During Coronavirus Outbreak, Virtual Doctor Visits Are Encouraged
During Coronavirus Outbreak, Virtual Doctor Visits Are Encouraged
Public health officials urge Americans to use telemedicine to help reduce the spread of coronavirus at doctors' offices and to ease the burden on hospitals. What is telemedicine and how do you use it?
RACHEL MARTIN, HOST:
So what are you supposed to do if you are showing the symptoms of coronavirus? The advice from health care providers is to call first - don't just show up at a hospital or your doctor's clinic. And because of that, we're seeing more virtual evaluations. Instead of sitting on an exam table, patients download an app and turn on the webcam. Here's NPR's Allison Aubrey.
ALLISON AUBREY, BYLINE: Last month, Sara Dehbashi (ph) traveled to Europe. She returned home to the Philadelphia area on February 23.
SARA DEHBASHI: Two days after, on February 25, I started feeling, like, sore throat, I had mild cough, nasal congestion.
AUBREY: She was concerned about coronavirus, so she called the emergency department at Jefferson Health. And one of the attending doctors recommended an online evaluation using the system's telemedicine program JeffConnect.
DEHBASHI: Basically, it's a simple app that we can download. And it asks some basic information.
AUBREY: Within an hour, she was face-to-face with a physician using an online platform. It's like being on FaceTime. There's video and audio.
DEHBASHI: So basically, he started asking questions about my symptoms and also where did I travel.
AUBREY: It may not seem as if a doctor could do much virtually, but emergency medicine physician Judd Hollander, who leads Jefferson Health's telemedicine efforts, says you'd be surprised.
JUDD HOLLANDER: So if I need to look in your throat, I get the phone positioned so I can look in your throat. I can clearly see that you're breathing well or not breathing well. I could see your respiratory rate. I could see whether you look to be well or look to be sick.
AUBREY: In the case of Sara Dehbashi, she was able to take her temperature and talk about her symptoms. They were able to rule out coronavirus, but doctors continued to monitor her symptoms and check in with her remotely for several days. Hollander says this is a success story for the patient and for the welfare of the community at large because, he says, telemedicine may help keep people out of emergency rooms and urgent care during this epidemic.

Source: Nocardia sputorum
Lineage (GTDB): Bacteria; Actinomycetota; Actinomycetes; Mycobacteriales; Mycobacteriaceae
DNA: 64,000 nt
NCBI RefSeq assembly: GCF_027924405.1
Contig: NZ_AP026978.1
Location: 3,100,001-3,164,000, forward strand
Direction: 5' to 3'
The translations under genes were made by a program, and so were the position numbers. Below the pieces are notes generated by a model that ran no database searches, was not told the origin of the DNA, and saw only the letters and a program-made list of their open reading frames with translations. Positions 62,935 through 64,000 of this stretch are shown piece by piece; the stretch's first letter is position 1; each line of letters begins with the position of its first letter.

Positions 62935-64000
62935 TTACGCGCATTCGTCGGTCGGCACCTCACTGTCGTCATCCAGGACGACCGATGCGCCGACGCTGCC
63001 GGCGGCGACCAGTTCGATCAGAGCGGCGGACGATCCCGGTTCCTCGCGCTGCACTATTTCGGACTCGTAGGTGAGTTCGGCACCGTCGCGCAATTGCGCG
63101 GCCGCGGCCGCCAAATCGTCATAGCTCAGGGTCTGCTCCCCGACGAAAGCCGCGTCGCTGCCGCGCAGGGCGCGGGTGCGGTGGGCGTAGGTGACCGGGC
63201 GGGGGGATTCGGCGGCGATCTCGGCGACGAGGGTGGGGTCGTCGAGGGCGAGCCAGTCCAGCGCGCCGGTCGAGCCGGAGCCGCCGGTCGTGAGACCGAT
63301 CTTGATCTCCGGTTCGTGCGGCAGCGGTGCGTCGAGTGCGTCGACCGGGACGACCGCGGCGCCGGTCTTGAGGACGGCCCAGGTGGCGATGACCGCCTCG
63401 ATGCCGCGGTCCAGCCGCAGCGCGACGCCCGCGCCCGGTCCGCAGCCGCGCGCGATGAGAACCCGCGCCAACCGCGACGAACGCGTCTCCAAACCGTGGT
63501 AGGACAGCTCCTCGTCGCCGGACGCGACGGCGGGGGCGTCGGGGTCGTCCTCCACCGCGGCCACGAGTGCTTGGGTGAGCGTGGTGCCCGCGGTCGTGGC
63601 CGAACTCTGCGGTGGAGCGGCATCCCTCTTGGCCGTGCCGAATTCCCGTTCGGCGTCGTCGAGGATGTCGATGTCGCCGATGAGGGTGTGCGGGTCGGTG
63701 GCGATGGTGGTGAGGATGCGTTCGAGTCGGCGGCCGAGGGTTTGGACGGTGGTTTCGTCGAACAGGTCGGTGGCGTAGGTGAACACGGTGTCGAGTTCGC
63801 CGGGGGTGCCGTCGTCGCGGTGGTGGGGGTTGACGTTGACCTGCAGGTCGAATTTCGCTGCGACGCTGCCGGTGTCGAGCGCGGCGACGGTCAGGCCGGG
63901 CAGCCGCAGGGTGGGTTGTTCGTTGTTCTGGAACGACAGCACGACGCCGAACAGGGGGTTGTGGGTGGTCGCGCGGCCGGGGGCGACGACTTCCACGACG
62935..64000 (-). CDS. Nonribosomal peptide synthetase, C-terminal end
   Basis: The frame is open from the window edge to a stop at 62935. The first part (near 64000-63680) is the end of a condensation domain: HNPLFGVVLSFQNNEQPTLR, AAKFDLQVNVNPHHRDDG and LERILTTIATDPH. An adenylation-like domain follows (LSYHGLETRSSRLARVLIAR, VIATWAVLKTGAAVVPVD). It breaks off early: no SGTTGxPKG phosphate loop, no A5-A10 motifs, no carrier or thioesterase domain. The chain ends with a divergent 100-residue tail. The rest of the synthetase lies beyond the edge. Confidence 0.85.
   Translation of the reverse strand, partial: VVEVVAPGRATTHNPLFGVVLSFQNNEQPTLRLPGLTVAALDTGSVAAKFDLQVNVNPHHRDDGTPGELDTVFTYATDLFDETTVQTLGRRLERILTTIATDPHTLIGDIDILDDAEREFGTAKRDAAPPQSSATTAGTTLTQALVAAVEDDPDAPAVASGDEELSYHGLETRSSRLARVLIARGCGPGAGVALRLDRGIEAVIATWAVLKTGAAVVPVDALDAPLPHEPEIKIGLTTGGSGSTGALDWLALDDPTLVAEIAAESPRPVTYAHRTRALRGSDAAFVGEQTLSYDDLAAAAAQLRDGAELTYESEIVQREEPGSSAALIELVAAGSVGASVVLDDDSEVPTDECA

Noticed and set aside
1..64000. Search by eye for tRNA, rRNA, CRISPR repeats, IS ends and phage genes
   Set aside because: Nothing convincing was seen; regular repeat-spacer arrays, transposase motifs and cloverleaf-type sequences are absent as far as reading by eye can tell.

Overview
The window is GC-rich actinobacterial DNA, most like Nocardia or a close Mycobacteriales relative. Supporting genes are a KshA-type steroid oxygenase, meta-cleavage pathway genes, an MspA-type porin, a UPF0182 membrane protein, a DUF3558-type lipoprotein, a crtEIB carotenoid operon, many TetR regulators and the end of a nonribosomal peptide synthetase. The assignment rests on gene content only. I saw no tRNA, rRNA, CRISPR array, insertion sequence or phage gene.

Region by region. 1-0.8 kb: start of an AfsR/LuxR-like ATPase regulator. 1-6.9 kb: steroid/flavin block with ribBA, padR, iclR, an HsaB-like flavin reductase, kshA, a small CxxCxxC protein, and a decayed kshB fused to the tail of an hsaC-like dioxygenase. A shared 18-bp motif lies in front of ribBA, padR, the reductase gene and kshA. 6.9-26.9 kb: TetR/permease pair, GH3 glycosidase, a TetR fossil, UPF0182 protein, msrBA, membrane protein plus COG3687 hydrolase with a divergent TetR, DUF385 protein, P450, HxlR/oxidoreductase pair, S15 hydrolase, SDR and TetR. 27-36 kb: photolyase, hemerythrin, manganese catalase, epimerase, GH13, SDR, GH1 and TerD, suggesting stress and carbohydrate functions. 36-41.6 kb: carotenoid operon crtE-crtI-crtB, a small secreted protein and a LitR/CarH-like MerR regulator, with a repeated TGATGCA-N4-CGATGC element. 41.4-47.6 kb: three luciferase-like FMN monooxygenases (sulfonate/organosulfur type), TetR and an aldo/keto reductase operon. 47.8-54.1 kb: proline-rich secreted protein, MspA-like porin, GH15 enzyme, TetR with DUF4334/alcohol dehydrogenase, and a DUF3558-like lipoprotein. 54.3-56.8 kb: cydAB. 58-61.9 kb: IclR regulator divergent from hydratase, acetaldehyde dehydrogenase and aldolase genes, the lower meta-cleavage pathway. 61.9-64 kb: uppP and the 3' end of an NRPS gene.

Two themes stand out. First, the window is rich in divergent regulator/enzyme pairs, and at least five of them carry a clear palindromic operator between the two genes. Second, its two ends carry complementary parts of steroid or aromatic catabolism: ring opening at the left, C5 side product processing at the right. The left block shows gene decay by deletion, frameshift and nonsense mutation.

HOLLANDER: We want to keep people out 'cause we want to limit spread. That's the main goal.
AUBREY: He says, of course, when people need to be seen - say, if they're having trouble breathing and coronavirus is suspected - they'll be directed to come into the emergency department.
HOLLANDER: Because if we know you're coming at Jefferson, we bring you in through the back door into a biocontainment unit, put a mask on you and bring you back into your room with the least contact possible.
AUBREY: Hollander says more and more people are using the telemedicine program.
HOLLANDER: I mean, our telemedicine volume yesterday alone was double what it was a month ago.
AUBREY: Health care providers around the country are taking steps to improve access to telemedicine. For instance, Blue Cross Blue Shield companies say they'll encourage the use of virtual care and try to facilitate access. Sean O'Leary is an infectious disease expert at the University of Colorado. He says many health care systems have rolled out telemedicine programs.
SEAN O'LEARY: I think this pandemic is the perfect opportunity to really scale those up because the less we can keep people going in to the doctor, the less we're going to overburden the health care system and the less we're going to spread this virus.
MARTIN: That report by NPR's Allison Aubrey. Allison, that was so interesting. She's now in our studio to talk more about what we can all do to help stop the spread.
AUBREY: Good morning.
MARTIN: So let's talk more broadly about recent developments.